Now, more than ever, huge pressure is placed upon young people to attend University. Compare our generation to my parents’. According to the National Center of Education Statistics, 10.6 million enrolled for an undergraduate course in 1985 whereas 2014 saw to 17.3 million people pursuing a degree. 17.3 million. It is, of course, a good thing that more and more people can access higher education today (leaving the extortionate fees outside of the debate for the moment). However, it is also clear that universities are simply not equipped for this influx of (what are mostly) adolescents who have never experienced life away from home before.
There are countless examples of the system failing vulnerable students. One of the most shocking, and scarily closest to home, was in 2015, when five students committed suicide at the University of York – the same year that a family member of mine was diagnosed with severe depression there and had to take the year out in order to recover. While I can’t speak for those who tragically lost their lives, on behalf of my loved one, my friends and myself, I can say that a huge part of these crises stem from the competing pressures students face to work hard, achieve high grades, rack up extracurriculars, upkeep a buzzing social life – and all with a big ol’ smile on their face.
I, like many others, crumbled under the strain. My first year was fine, mainly due to the fact it didn’t count. (Funnily enough, it was the year I performed best in academically speaking. Take from that what you will). The last two years, on the other hand, were, for lack of a better word, horrific. These were the years that saw me isolate myself more and more from friends, heighten my perfectionist tendencies and feed upon negative automatic thoughts. My desire for a first was all that mattered and in hindsight, I can see it wasn’t worth it. I did manage to scrape the grade – the highest mark in the year being a mere 74% – but my mental health was in tatters. No obsession is a good one, even if it begins with wholesome intentions.
After all, I thought a first would better my chances in getting a job. What it actually meant, though, was that I didn’t start thinking about the next stage until it was too late. I missed my chance to apply for a Masters and ignored graduate schemes, leaving me to spiral in what a friend has aptly described as a “quarter-life crisis” after graduation. My first also did not prevent the numerous job rejections I received due to the fact I did not have “enough professional experience”.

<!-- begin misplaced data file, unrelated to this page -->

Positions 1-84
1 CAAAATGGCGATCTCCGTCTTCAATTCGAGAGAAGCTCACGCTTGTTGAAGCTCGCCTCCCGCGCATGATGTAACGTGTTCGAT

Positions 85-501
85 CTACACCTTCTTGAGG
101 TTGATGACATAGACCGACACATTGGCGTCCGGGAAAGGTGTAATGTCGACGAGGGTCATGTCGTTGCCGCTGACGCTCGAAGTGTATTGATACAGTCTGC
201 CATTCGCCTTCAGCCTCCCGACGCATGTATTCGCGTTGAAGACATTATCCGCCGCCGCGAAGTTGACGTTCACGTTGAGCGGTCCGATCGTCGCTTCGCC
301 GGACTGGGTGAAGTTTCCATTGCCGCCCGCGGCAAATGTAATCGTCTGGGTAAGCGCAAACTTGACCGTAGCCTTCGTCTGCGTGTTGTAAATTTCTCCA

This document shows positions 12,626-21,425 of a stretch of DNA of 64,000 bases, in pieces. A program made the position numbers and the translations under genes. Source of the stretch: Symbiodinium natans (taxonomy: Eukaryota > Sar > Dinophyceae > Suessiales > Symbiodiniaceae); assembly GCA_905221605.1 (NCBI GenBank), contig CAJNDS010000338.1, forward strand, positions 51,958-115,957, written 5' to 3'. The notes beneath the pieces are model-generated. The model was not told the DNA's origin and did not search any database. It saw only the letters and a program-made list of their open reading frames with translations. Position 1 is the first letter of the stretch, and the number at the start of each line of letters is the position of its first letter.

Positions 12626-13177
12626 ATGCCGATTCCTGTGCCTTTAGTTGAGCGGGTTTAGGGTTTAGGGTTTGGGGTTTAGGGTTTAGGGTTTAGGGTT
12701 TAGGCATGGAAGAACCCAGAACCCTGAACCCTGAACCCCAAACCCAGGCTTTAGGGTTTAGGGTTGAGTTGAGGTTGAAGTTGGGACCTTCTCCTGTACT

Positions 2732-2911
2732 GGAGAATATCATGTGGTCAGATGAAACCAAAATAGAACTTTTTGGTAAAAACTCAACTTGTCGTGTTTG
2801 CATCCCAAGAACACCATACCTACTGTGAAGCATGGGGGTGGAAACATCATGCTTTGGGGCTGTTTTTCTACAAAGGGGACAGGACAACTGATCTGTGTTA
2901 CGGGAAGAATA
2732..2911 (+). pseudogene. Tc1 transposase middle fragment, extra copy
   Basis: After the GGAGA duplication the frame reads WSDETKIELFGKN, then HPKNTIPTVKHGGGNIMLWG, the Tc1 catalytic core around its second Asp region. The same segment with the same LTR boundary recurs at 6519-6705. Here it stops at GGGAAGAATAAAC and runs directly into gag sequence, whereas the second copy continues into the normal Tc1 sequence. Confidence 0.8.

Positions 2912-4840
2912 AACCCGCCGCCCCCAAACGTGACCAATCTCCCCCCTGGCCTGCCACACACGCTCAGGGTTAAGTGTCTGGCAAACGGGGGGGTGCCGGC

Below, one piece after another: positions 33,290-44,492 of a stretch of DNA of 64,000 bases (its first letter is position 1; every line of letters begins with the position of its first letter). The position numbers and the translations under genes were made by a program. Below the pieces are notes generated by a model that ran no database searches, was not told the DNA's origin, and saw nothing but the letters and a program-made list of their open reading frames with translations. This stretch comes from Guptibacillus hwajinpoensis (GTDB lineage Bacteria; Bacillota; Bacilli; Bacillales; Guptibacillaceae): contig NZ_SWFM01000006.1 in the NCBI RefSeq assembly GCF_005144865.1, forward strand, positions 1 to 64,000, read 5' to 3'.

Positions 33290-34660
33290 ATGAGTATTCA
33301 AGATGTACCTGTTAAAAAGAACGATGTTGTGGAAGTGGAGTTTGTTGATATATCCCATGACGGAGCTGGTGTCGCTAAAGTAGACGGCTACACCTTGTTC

Now, before people think I’m advocating a “no work” approach at University, I want to step in and say that I’m not. Rather, I hope these examples show that my obsession with attaining a first was unhealthy and did nothing to radically improve my life. This piece is, on some level, a warning to those in the beginning or midst of their studies that a balance of work and play is necessary to survive and thrive in this world.
On another, it is also a way of reaching out to those who struggled or are struggling at University and saying “me too”. It’s okay if University has not been “the best time of your life”, no matter how many times friends and relatives have insisted that it would be. Just because everyone seems to be enjoying themselves around you, doesn’t mean that you have to be or that there is something wrong with you. If anything, it just means that it is high time that you prioritise yourself and figure out what is making you so unhappy. Don’t ignore it like I did. Things don’t get magically better – they may just get worse. Talk to someone about it – a friend, family member or a professional. There will always be someone out there that will listen.
And whilst University mental health services aren’t always the most reliable, know that students all over England are campaigning hard to get them up to scratch again. At the end of my three years at Durham, for example, I was fortunate enough to see more and more engagement with mental health – a highlight being St. Aidan’s College Welfare’s video series discussing challenges that students face (anxiety, depression, bipolar disorders, ME – to name but a few) and encouraging people from all backgrounds to speak out. It was powerful, moving and reassuring all in one.
Let’s just hope that such campaigns continue and expand in the future, so that one day, everyone will be able to access the care and support they deserve.